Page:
Still. Seeing it on a screen was weird. Especially when I have thought it before. And knowing that really, months before Elim, there could be another G and A that I suspected, but never confirmed because it all happened so fast. It could be G2P0A2. But, I won’t know in this lifetime. And I think I’m okay with that because I never really knew for sure.


What if those numbers never change? What if the Gs change but the Ps never do? What if I match my Gs for Ps from here on out?

I can’t predict the future. I wish I could sometimes, but I can’t.

The things I do know are that I am healthy, that God is good and that there is so much to this life that I don’t understand. I know how much good has come out of our journey so far. That I have grown in leaps and bounds in my faith. That we have been tested as a couple and as individuals and keep coming out the other side. The experience has helped me to love other people in ways that I might not have otherwise had the opportunity to do.

I don’t talk about it a whole lot. I has become easier, but I miss my little A1 every day. Maybe I’ll tell you more about that one day.

It freaked me out to see the letters and numbers on the screen. Sometimes the letters and numbers in your head seem not so real until you realize someone else acknowledges the reality of the situation. In another sense, it made me feel better because it is only one, it is real and it is normal.
God is good. His timing is perfect. I am trying to hope in Him and not my future children (or job or spouse).

Letters and numbers don’t make me whole. They don’t save me from myself. They are just statistics. There are bigger things.

Happy Belated Canada Day and Residency New Year!

Yesterday was Canada Day.

That also means it was start of the new residency year day.

I am officially a PGY3  (well, I am still missing a few evaluations from PGY2, but barring surprise failure, I am a PGY3) and today is my first day of doing actual Radiation Oncology for the rest of residency (minus my medical education elective).  I’m a happy girl.

I started off my first day as an R3 on call.  I’m just festive like that.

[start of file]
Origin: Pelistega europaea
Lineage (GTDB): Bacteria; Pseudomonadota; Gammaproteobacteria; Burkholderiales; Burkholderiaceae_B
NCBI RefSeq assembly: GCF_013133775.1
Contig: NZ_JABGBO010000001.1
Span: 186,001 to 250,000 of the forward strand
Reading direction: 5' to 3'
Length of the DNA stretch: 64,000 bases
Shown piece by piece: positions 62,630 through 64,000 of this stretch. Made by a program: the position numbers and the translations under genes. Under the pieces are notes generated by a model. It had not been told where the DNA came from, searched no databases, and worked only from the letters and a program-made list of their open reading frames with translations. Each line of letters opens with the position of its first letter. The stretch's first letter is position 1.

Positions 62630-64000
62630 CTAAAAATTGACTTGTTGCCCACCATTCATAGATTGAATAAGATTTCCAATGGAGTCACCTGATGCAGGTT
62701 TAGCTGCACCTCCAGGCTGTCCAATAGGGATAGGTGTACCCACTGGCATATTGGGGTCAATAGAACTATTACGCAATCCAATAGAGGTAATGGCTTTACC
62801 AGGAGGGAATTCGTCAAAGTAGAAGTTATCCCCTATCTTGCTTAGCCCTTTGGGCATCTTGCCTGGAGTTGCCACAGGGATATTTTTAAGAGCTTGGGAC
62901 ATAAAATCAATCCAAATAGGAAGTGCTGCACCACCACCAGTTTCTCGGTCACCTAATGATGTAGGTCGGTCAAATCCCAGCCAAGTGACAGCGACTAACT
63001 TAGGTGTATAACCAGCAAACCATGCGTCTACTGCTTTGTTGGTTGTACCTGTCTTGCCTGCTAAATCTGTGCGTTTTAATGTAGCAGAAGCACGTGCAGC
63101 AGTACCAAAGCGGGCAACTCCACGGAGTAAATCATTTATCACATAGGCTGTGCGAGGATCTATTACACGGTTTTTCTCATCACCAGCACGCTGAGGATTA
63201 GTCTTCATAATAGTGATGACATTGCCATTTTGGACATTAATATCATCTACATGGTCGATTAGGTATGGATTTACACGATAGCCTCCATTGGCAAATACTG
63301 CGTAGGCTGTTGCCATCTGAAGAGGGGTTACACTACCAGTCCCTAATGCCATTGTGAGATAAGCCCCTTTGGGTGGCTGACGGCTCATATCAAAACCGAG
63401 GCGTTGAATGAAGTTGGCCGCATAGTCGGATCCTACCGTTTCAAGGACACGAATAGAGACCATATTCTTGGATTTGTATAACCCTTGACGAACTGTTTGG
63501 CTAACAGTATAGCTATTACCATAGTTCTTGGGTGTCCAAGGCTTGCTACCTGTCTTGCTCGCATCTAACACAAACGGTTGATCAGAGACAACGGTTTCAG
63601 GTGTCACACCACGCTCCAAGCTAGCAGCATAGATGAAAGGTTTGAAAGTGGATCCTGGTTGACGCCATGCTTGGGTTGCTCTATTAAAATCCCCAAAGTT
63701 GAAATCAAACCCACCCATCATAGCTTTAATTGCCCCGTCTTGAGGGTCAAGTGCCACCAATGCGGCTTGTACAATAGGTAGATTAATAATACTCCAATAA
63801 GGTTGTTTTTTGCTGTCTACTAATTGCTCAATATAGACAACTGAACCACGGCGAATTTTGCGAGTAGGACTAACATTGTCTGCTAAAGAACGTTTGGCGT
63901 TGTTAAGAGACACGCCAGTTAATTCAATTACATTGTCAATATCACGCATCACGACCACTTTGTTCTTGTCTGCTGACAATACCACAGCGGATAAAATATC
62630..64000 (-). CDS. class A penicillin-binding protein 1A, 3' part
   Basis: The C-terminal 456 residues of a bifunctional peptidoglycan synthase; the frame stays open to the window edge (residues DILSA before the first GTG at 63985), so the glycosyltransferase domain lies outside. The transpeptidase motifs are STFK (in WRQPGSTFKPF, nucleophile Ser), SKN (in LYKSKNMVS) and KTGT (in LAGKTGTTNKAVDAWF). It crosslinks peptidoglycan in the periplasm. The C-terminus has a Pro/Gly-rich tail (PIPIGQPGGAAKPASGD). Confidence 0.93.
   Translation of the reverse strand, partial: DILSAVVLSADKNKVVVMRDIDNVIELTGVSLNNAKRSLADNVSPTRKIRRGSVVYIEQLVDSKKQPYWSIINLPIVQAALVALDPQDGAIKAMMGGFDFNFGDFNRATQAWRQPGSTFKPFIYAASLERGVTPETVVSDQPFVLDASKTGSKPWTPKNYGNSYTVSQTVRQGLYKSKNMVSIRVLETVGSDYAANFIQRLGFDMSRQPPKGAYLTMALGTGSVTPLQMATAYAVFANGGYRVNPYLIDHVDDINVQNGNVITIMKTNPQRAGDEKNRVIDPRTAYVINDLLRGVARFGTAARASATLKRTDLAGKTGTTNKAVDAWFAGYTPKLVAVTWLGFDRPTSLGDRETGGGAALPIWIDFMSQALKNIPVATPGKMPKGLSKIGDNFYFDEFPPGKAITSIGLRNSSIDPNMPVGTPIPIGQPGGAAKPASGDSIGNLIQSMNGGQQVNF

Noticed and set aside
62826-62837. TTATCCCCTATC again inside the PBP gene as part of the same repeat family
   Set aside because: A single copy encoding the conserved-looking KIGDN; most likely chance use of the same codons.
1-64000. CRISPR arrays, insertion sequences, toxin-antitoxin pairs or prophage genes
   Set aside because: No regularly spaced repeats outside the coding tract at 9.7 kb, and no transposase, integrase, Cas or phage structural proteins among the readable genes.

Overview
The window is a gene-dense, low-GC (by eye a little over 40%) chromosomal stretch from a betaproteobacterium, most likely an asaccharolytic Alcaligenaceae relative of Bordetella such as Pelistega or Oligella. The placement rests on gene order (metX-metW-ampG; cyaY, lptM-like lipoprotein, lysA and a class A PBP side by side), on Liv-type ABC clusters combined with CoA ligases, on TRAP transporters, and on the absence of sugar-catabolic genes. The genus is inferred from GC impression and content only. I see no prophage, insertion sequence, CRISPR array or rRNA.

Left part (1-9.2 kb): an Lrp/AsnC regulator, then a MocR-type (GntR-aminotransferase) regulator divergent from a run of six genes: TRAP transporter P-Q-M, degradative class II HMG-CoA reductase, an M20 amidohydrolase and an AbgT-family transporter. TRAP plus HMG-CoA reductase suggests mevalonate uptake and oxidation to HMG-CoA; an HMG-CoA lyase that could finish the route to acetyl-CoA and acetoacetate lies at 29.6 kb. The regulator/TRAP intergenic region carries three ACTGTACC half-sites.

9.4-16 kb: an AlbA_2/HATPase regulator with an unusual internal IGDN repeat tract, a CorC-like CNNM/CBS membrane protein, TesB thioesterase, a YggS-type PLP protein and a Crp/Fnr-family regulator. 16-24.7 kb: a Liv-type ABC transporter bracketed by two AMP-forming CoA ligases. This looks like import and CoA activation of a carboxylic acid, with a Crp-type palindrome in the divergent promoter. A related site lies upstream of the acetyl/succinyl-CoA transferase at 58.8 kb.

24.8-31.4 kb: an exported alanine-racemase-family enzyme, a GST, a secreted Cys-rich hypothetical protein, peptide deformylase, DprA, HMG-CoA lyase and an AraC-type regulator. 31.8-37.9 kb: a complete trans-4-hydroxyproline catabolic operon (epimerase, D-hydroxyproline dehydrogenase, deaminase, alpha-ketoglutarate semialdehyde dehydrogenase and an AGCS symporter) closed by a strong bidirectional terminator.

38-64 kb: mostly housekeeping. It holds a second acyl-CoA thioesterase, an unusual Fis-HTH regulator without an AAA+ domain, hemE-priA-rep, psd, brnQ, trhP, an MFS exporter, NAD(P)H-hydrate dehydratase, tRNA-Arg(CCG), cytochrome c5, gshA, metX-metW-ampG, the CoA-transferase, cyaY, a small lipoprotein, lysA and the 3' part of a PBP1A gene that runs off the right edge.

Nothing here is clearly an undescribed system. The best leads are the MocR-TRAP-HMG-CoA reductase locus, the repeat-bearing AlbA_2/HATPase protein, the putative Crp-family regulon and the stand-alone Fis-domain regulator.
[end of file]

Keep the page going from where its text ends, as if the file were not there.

It was a sunny, beautiful day.  Everyone and their dog was out for celebrations dressed in red and white and I was off to the hospital (also in red because for some odd reason, having to work made me festive).  I waded through seas of people coming and going to various festivities, dodged a parade route that they were closing strangely early and all of that good stuff before even 9 in the morning.  Getting coffee was a challenge because the first two places I tried were closed.  I had to settle for the very Canadian, but not festive enough to close Tim Horton’s (ugh).

The fact that it is home call, however, was good.  It meant I got to spend some of the afternoon sitting out on the deck with the husband and the cat watching the crazies and waiting for a page.  I even got a little bit of work reading done.  A little bit.  Oh, and we took a M family selfie.10480582_10152674222399316_5582227936371051593_o

Happy day late Canada Day and residency New Years!

Top Ten Favourite Classics

This week’s Top Ten Tuesday with the Broke and the Bookish is a list of my top ten favourite classics. I do love the classics, so ths one is kind of tough for me (especially because I wasn’t sure what was a classic versus what wasn’t beyond the obvious).

  1. To Kill a Mockingbird by Harper Lee. Who cannot love this book? It is such a good story and lesson.   Patrick hadn’t read it, so we bought a paperback version from the 1960s at a used book store last summer. I need to re-read it.
  2. Anne of Green Gables by LM Montgomery. This book is childhood to me. I have read it so many times and still love it.
  3. Pride and Prejudice by Jane Austen. I only read this at some point during med school and really, I didn’t think I would like it. But, I loved it.
  4. Les Miserables by Victor Hugo. This is a book I need to re-read. I LOVED it the first time and keep saying I am going to read it again, but never get around to it. Sure, it is a little long and at times, a little overzealous on the details, but it is a really cool story.
  5. The Chronicles of Narnia books by C.S. Lewis. So good. I love how they take you to another world that is timeless.
  6. The Swiss Family Robinson by Johann David Wyss. When I was a kid I wanted to live on an island. So cool.
  7. Heidi by Johanna Spyri. This is another childhood favourite. It made me and still makes me want to one day visit the Alps.
  8. The Adventures of Tom Sawyer by Mark Twain. Another from my childhood. We have a Mark Twain anthology floating around the house (somewhere on Patrick’s side of the bed) I need to crack out this summer finally.
  9. The Little House on the Prairie series by Laura Ingalls Wilder. I loved these stories as both a child and an adult. There is something about the family values and adventures of both the young and old in these books that stands the test of time.
  10. Wuthering Heights by Emily Bronte. Although the cast of characters makes me want to poke all their eyes out or slap them to say “snap out of it,” it is a well written and interesting novel.

What are your favourite classics?